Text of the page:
|C H A P T E R 4|
Dynamic Reconfiguration on Sun Fire Midrange Systems
TABLE 4-1 shows acceptable combinations of Solaris 9 software and SC firmware for each Sun Fire midrange system to run DR. If the platform listed in the first column is running the Solaris release shown in the second column, the minimum SC firmware release is on that same line in the third column.
Note - To take advantage of the latest firmware features and bug fixes, run the most recent SC firmware on your Sun Fire midrange system. As of the date of this release, the latest firmware release is 5.17.0, Sun PatchID 114524. For the latest patch information, see http://sunsolve.sun.com
For more information about system-specific issues with DR, see Known DR Limitations.
You can upgrade the system firmware for your Sun Fire midrange system through connection with an FTP or HTTP server where the firmware images are stored. For more information, refer to the README and Install.info files included in the firmware release(s) running on your domains. You can download Sun patches from http://sunsolve.sun.com.
Before performing any DR operation on an I/O (IBx) board, enter the following command to stop the vold daemon:
On Sun Fire midrange systems, DR supports neither SAI/P (BugID 4466378) nor HIPPI/P. Previous releases did not support the SunHSI/P driver, but the bug that prevented support, 4496362, was fixed in patch 106922 (2.0) and 109715 (3.0). For more information see SunSolve.
You must execute the devfsadm(1M) command in order to see any changes that have been made, especially in regard to changes from PCI to cPCI.
You can unconfigure a CompactPCI (cPCI) I/O assembly only if all the cards in the board are in an unconfigured state. If any cPCI card is busy (such as with a plumbed/up interface or a mounted disk), the board unconfigure operation fails with the status "busy." All cPCI cards should be unconfigured before attempting to unconfigure the cPCI I/O assembly.
When a multipath disk is connected to two cPCI cards, it is possible to see disk activity across the cards when none is expected. For this reason, make sure that there is no activity on the local side of the resource. This is more likely to occur when attempting to perform DR operations on a cPCI card that shows a busy status, even when there is no activity on the local side of the resource. A subsequent DR attempt might be required.
When a user lists the attachment point for a cPCI board using the cfgadm(1M) command with the -a option, cPCI slots and PCI buses are all listed as attachment points. The cfgadm -a command displays an attachment point for a PCI bus as N0.IB8::pci0. There are four such attachment points for each cPCI board. The user should not perform DR operations on these points, nor on the sghsc attachment point (which the cfgadm -a command displays as N0.IB8::sghsc4), because DR is not actually performed, and some internal resources are removed. Using DR on these attachment points (bus and sghsc) is strongly discouraged.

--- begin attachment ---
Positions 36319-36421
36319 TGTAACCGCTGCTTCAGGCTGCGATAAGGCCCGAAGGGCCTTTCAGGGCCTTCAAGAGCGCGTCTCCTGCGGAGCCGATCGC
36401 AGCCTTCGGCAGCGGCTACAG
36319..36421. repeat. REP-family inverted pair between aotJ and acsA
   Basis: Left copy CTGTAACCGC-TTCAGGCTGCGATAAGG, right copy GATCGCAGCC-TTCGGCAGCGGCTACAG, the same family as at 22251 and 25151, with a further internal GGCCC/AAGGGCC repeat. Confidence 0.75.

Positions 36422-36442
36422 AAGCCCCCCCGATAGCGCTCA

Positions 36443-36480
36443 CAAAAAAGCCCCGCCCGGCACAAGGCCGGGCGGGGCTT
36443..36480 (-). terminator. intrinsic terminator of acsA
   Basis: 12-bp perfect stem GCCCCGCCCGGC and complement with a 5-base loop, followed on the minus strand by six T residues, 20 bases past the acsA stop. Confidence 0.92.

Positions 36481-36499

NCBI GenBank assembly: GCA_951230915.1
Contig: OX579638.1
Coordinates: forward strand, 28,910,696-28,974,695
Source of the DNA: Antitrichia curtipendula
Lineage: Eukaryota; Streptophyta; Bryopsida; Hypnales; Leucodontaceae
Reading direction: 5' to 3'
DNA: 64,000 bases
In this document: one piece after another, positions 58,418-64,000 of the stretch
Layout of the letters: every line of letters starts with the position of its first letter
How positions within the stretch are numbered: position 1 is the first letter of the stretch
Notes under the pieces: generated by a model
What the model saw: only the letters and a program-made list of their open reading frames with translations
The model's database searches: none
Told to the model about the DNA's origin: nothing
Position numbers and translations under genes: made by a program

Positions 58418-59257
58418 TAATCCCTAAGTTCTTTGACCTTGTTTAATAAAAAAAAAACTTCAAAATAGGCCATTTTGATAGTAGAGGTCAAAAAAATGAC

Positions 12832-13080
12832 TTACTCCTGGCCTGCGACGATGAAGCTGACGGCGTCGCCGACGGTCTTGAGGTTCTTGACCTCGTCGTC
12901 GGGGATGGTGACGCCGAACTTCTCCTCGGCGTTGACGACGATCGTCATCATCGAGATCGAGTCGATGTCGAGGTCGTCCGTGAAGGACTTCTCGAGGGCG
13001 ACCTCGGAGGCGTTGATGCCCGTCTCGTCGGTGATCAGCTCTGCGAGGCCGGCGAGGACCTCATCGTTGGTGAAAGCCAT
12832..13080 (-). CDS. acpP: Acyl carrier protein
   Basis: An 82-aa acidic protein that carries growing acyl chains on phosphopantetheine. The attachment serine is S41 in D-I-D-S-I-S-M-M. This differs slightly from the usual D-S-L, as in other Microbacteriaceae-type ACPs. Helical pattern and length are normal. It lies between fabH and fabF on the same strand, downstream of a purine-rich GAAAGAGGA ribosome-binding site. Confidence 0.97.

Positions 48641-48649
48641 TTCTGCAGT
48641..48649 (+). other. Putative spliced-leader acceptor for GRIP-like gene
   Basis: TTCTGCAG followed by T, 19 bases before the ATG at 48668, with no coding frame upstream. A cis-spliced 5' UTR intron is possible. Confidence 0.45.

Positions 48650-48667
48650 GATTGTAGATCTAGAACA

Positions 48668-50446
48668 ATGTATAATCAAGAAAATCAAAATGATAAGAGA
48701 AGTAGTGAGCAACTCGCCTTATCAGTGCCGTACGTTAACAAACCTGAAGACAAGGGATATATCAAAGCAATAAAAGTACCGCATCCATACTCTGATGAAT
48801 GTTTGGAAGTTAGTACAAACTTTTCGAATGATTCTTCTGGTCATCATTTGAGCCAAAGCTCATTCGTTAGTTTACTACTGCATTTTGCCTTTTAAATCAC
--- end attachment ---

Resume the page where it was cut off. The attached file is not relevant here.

In order for DR to function properly with cPCI cards, the levers on all cPCI cards that are inserted at Solaris boot time must be fully engaged.
Unconfiguring a cPCI card automatically disconnects it, too. If autoconfigure is enabled, connecting a cPCI card also configures it. If autoconfigure is disabled, you must do the configure manually.
Permanent memory is where the Solaris kernel and its data reside. The kernel cannot be released from memory in the same way that user processes residing in other boards can release memory by paging out to the swap device. Instead, cfgadm uses the copy-rename technique to release the memory.
The first step in a copy-rename operation is to stop all memory activity on the system by pausing all I/O operations and thread activity; this is known as quiescence. During quiescence the system is frozen and does not respond to external events such as network packets. The duration of the quiescence depends on two factors: How many I/O devices and threads need to be stopped; and how much memory needs to be copied. Typically, the number of I/O devices determines the required quiescent time, because I/O devices must be paused and unpaused. A quiescent state usually lasts longer than two minutes.
Description: Sending a catchable signal, such as SIGINT sent by CTRL-C, to one or more cfgadm instances can cause those instances to hang. The problem is more likely to occur when multiple cfgadm processes are running, and can affect cfgadm instances on system boards, processors, I/O boards, and PCI slot attachment points. The problem has not been observed with a SIGKILL, and does not affect cfgadm status commands.
Description: A DR configure operation hangs with an IBx (I/O) board after a few successful iterations. This occurs when the DR operation is executed concurrently with the DMP daemon that is implementing the policy check_all with a time interval.
Description: On systems actively running Oracle/TPCC, DR CPU/memory board unconfigure operations might take an unusually long time to complete (up to 8 hours), and might also negatively impact Oracle performance.
Description: On Sun Fire midrange systems, a Compact PCI (cPCI) I/O board cannot be unconfigured when Port 0 (P0) on that board is disabled. This problem exists only on systems running Solaris 9 software or Solaris 8 software with PatchID 108528-23. It occurs only during DR operations that involve cPCI boards, and displays an error message similar to the following: